LGA 1700 installation

The installation of the cooler is simple. As with any AIO in a mid-tower or larger case, I advise first installing the fans and securing the radiator to your computer case to make installation easier. 

1. Press the backplate against the rear of the motherboard, and then secure it using the included standoffs. I don’t particularly like this style of installation, as I find sometimes these kinds of standoffs can be difficult to remove without using tools. But this is a minor complaint as few users will need to regularly remove their CPU coolers.

(Image credit: Tom's Hardware)

2. Next you’ll need to apply thermal paste to the CPU – and if you're unsure how to do that, see our How to Apply Thermal Paste primer.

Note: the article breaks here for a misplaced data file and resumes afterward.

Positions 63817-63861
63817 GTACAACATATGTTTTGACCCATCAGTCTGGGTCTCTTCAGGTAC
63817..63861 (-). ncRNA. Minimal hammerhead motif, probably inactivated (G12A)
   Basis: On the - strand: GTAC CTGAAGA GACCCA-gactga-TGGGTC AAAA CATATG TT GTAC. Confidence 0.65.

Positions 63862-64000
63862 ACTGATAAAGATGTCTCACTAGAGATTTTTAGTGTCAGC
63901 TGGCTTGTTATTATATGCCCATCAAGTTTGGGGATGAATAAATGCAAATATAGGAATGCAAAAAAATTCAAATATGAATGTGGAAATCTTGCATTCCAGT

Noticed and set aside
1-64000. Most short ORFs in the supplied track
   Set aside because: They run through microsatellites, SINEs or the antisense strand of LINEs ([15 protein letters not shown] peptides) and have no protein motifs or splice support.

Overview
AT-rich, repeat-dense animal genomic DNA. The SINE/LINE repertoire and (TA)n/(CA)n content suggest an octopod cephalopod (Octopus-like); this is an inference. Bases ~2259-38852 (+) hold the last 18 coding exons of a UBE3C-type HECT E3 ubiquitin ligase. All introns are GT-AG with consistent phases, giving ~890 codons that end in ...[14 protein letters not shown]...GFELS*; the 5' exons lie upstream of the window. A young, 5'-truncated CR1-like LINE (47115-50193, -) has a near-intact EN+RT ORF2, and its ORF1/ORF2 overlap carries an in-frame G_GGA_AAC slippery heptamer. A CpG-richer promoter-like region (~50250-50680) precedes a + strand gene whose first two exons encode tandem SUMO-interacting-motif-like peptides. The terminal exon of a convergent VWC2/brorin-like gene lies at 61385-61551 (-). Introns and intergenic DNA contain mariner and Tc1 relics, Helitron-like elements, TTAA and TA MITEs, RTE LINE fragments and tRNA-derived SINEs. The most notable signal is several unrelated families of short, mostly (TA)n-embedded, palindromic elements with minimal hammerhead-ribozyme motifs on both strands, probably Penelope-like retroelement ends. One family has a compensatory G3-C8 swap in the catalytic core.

3. Slide the Intel mounting bracket into the CPU block. Place the CPU block on top of the CPU and secure it using the included thumbscrews. 

4. If you choose to use the optional VRM fans, take the cover off and place the fans on top of the cooler. You can adjust their position as you like to cover RAM, SSD, or VRMs as desired. Then connect the PWM and ARGB cords to the motherboard. The VRM fans are connected separately, allowing precise control over the fans and pump.

(Image credit: Tom's Hardware)

LGA1700 Socket Bending

There are many factors other than the CPU cooler that can influence your cooling performance, including the case you use and the fans installed in it. A system's motherboard can also influence this, especially if it suffers from bending, which results in poor cooler contact with the CPU.